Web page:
Printed from the blog of Lori Greene, AHC/CDC, CCPR, FDAI
Allegion
Email: lori_greene@allegion.com, Blog: www.idighardware.com or www.ihatehardware.com


Jan 15 2019

NFPA Journal: Mind the Gap

Category: FDAI,Fire Doors,NewsLori @ 11:45 am Comments (5)
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An article in the current issue of NFPA Journal addresses a problem that is well-known to those of us working with fire doors – excessive clearance.  NFPA 80 limits the allowable clearance at the heads, jambs, and meeting stiles to a maximum of 3/16-inch for hollow metal doors (and for other 20-minute doors in hollow metal frames, beginning with the 2016 edition), and 1/8-inch for wood doors (with the exception of the aforementioned 20-minute doors).  Clearance at the bottom of fire doors is limited to 3/4-inch.  Building fluctuation can cause doors that were previously compliant to have excess clearance over time or even as the seasons change.

In many cases, the doors have been in place for decades, and could cost thousands of dollars to replace.  A few products have been tested to address excessive clearance on fire doors, but there are limitations as to the maximum rating and clearance, and often the door material.  As more jurisdictions begin to enforce the annual inspections of fire door assemblies, one of the most frequent questions I receive is how to address these clearance problems.  At this point I don’t have a great answer.

I recently spoke to a fire door assembly inspector who is responsible for keeping the fire doors compliant at a state university in Massachusetts.  He said that the fire marshal is enforcing the annual inspection requirements for their campus, and that the clearance problems have been discussed.  Currently, the AHJ in that location is allowing clearances of up to 1/4-inch at the head, jambs, and meeting stiles, if intumescent gasketing is installed.  This is basically being accepted as an equivalency, and is at the discretion of the AHJ.  In some conditions the code official may require the lockset/latchset to have a 3/4-inch latch throw, to ensure positive latching despite the slightly larger clearance.  I want to stress – these solutions are not authorized by NFPA 80 –  they are field measures that have been acceptable to particular code officials.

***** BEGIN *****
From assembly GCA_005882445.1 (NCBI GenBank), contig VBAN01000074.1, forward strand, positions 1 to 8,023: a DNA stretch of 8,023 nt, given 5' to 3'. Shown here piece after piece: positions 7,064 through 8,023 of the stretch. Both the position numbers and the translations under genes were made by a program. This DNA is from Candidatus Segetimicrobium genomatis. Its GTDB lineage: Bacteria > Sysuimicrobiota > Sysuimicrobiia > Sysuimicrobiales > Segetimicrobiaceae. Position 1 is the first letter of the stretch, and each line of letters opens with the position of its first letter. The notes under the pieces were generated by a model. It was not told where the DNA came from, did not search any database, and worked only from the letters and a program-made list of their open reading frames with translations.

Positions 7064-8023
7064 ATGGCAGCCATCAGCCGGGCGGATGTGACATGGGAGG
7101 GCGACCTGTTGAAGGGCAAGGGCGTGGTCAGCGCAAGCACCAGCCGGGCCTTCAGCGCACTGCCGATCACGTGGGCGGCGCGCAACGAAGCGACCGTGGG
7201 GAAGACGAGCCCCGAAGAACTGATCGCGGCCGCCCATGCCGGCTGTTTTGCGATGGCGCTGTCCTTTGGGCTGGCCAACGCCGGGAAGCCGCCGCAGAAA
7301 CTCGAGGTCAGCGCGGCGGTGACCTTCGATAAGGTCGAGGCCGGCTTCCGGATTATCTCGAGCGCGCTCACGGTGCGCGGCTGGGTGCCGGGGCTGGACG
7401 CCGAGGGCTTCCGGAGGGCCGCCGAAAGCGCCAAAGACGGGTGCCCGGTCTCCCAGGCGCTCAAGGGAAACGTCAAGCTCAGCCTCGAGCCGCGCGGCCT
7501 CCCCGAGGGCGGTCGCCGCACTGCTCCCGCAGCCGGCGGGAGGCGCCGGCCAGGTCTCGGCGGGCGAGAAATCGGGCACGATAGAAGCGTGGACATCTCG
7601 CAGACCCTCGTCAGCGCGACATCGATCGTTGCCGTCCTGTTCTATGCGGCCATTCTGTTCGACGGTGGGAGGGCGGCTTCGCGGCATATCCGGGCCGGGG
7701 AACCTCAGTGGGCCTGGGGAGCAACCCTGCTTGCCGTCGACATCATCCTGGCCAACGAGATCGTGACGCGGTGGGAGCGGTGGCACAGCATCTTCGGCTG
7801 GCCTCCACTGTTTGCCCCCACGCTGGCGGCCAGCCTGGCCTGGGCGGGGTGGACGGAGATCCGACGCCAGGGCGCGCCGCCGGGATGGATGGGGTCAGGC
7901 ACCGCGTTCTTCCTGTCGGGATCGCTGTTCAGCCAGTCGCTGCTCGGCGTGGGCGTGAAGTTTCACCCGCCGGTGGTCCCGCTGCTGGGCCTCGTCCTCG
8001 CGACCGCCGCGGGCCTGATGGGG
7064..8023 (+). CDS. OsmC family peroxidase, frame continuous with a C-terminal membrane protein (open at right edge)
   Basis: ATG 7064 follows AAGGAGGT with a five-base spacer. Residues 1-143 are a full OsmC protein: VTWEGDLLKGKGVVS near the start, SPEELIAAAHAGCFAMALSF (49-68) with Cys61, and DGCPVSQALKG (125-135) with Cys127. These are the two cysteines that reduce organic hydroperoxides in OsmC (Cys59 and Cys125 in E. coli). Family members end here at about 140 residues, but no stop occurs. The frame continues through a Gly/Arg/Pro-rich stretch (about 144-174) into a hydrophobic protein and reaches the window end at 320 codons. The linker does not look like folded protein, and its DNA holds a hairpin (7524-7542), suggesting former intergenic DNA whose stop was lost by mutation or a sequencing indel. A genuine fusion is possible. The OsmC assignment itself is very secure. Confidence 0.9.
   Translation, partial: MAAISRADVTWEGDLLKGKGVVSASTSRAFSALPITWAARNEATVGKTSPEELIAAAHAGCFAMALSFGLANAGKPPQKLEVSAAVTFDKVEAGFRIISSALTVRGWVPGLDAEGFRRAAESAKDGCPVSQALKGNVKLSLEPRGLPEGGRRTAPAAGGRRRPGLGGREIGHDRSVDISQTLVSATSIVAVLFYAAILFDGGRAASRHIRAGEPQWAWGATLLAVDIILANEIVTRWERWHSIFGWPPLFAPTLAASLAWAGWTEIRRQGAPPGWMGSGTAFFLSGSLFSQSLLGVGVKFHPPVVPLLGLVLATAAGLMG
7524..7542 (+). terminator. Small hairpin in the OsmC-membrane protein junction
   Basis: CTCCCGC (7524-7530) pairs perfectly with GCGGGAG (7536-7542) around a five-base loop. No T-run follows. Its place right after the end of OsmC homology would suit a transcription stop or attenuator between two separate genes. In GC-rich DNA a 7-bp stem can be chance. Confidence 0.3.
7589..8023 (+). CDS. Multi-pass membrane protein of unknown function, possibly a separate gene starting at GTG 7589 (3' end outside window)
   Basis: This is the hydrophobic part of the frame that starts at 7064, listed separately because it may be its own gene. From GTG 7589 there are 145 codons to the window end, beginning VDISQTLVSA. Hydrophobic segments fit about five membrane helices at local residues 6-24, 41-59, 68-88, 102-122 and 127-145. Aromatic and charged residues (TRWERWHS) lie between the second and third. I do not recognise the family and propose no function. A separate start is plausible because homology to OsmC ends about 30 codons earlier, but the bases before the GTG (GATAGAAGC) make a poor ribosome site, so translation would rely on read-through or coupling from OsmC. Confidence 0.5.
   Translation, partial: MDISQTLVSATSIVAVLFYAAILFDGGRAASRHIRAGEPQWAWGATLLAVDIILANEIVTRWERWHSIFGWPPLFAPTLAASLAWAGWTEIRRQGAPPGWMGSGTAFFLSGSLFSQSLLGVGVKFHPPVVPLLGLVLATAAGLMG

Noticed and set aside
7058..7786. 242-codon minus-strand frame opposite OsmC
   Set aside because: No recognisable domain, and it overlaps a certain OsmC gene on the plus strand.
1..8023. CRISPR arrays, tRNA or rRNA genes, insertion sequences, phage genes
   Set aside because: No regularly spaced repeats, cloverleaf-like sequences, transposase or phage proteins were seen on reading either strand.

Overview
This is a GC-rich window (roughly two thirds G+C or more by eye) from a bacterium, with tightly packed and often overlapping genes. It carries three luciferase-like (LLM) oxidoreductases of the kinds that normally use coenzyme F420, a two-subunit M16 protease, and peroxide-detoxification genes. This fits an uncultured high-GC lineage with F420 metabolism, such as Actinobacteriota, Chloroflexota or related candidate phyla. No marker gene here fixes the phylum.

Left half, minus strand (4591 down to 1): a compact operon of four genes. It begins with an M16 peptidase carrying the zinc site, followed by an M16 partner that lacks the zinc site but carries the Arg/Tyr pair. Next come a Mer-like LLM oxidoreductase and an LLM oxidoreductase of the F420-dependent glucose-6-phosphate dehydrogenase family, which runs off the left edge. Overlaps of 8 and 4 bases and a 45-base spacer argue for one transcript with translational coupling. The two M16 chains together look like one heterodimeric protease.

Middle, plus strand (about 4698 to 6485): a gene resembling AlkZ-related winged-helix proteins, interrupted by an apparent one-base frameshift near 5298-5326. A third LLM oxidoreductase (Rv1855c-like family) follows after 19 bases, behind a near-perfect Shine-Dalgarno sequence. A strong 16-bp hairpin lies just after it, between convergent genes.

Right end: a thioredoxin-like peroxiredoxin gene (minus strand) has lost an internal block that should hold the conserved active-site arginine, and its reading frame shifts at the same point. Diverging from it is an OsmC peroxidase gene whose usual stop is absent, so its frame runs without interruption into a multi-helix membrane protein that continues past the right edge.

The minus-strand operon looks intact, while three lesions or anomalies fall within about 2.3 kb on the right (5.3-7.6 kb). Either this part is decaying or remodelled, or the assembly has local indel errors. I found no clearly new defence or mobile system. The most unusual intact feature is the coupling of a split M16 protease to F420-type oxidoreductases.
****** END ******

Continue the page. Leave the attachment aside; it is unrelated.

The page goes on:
The NFPA Journal article discusses an upcoming project to test the effects of clearances on fire door assemblies:

“To bring more clarity, the Fire Protection Research Foundation has begun work on a full-scale fire test on fire doors with varying gaps between the door and frame. The tests will first try to verify that the minimum gap sizes mandated for years by NFPA 80 are actually sufficient to prevent door failure—an outcome that committee members are optimistic about. Next, researchers will increase gaps on the top, bottom, and sides of the doors in different combinations to try to determine how large these gaps can be without compromising the door’s function.”

Hopefully this research will provide some other options and a little more flexibility for fire door assemblies.  If not, it will at least confirm whether the existing clearances provide the needed protection.  You can read the full NFPA Journal article here.

Have you experienced problems with oversized clearances?

If yes, what are some potential solutions?

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5 Responses to “NFPA Journal: Mind the Gap”

  1. Roger Skold AHC says:

    Lori, NGP has done testing – 1st please update the link titled Steel Stop Extender – We now have 90 MINUTES on that solution and since you MUST install the set of items we are now marketing and selling it as a complete set including all components: GAP90 or GAP90DKB. https://www.ngp.com/ngp/cache/file/3AFB8D22-37AE-4A46-B99CA89CCC05E494.pdf

    Next, we failed some tests along the way with Intumescent on Fire Doors with excessive Gaps. Those “Stop Gap Measures” that a local AHJ dreams up are not based on testing or certification and should be avoided – most likely in my experience the doors will deteriorate and fail with the non-fire side of a wood door igniting well before the rating on the door. Only use truly established tested product solutions that are also Certified by the test lab for use on doors with excessive gaps or risk going up in flames.

    Roger Skold, AHC
    Technical Director
    National Guard Products, Inc.

    • Lori says:

      Thanks Roger! I updated the link. I have also seen doors with oversized gaps fail fire tests, so it will be interesting to see what the NFPA study finds.

      – Lori

  2. Nicolas A Lalaurette says:

    I know field modifications on fire rated doors are not allowed, but for example if I have a fire rated door going into a mechanical room and the gap at the bottom of the door is 1″, how can I reduce that gap without replacing an otherwise good door? We thought about adding bottom weather strips but that would be only for you not to be able to see the gap. Can a kickplate be added low enough as to reduce that gap? Thank you.

  3. Terry Crump FDAI says:

    While waiting for further study and testing, I would hope that the fire door assembly inspector at the state university in Massachusetts will get the AHJ to sign a written document that he/she will allow larger gaps than NFPA 80 requires.

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